Voice-recognition technology will prevail in the future as advances make the technology more convenient to use, researchers and executives at a symposium in Tokyo agreed Monday.
If voice recognition becomes more commercially viable, people will be able to manipulate computers through words instead of keyboards, and speeches and lectures will instantly appear on computer screens through real-time dictation.
The commercial potential of such technology is evident in such fields as telemarketing, where it could save work for operators who take calls from shoppers and fill in sales slips, said Kenichi Ohmae, managing director of Ohmae & Associates.
Ohmae also said the technology would open the door to computers for people who have difficulty typing or operating other electronic devices.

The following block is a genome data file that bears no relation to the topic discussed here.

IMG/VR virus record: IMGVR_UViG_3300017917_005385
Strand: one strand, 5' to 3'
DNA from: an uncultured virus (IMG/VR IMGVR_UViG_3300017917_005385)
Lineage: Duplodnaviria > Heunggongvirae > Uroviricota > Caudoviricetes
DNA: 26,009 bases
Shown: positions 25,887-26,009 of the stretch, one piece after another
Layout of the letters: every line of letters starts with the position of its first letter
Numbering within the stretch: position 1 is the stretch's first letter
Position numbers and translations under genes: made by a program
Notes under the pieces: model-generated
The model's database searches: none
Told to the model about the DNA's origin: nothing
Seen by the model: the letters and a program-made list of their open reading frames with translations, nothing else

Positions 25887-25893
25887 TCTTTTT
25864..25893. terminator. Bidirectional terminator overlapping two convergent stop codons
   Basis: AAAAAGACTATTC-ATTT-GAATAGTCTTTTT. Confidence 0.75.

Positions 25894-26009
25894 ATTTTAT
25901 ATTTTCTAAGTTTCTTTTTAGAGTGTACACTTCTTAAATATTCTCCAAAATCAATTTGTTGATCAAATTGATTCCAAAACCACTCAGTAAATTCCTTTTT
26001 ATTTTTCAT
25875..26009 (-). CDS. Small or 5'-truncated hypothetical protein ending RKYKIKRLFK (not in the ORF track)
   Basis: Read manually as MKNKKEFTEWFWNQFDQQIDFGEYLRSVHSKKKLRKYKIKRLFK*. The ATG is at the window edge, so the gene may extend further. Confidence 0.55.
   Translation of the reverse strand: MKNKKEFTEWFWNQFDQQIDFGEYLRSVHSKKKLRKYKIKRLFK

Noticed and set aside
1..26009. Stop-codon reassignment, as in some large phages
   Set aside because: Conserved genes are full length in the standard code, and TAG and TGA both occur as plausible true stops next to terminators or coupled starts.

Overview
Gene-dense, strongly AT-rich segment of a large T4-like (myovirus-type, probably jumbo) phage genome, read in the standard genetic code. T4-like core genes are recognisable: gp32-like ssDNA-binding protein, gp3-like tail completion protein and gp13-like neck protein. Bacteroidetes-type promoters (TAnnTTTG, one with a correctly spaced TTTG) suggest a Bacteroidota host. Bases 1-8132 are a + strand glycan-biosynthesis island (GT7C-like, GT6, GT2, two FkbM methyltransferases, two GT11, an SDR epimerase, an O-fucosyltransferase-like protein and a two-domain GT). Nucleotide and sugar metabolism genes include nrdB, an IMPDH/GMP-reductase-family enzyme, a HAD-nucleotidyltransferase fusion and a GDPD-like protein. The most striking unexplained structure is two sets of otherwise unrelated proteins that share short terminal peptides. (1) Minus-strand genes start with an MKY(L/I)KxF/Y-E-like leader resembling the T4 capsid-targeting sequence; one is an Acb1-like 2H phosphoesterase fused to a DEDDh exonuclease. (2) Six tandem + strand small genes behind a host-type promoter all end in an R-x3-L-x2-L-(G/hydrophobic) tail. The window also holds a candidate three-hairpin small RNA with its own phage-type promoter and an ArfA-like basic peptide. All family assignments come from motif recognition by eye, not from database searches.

The technology will also help close the so-called digital divide, according to Masao Sugimoto, vice president of Pioneer Electronic Corp. The divide refers to the numerical difference between people who have the means to enjoy the benefits of computers and the Internet and those who do not.
As an example, Sugimoto explained how the technology would allow for instant translations of televised news programs into text that would appear on TV screens, giving people with hearing disabilities access to up-to-date news.
Before the technology can be made viable, however, problems in accurately recognizing voices and discerning them from common background noise need to be overcome, some participants pointed out.
The symposium, held at a Tokyo hotel, attracted more than 300 people and was sponsored by the Ogasawara Foundation for the Promotion of Science and Engineering.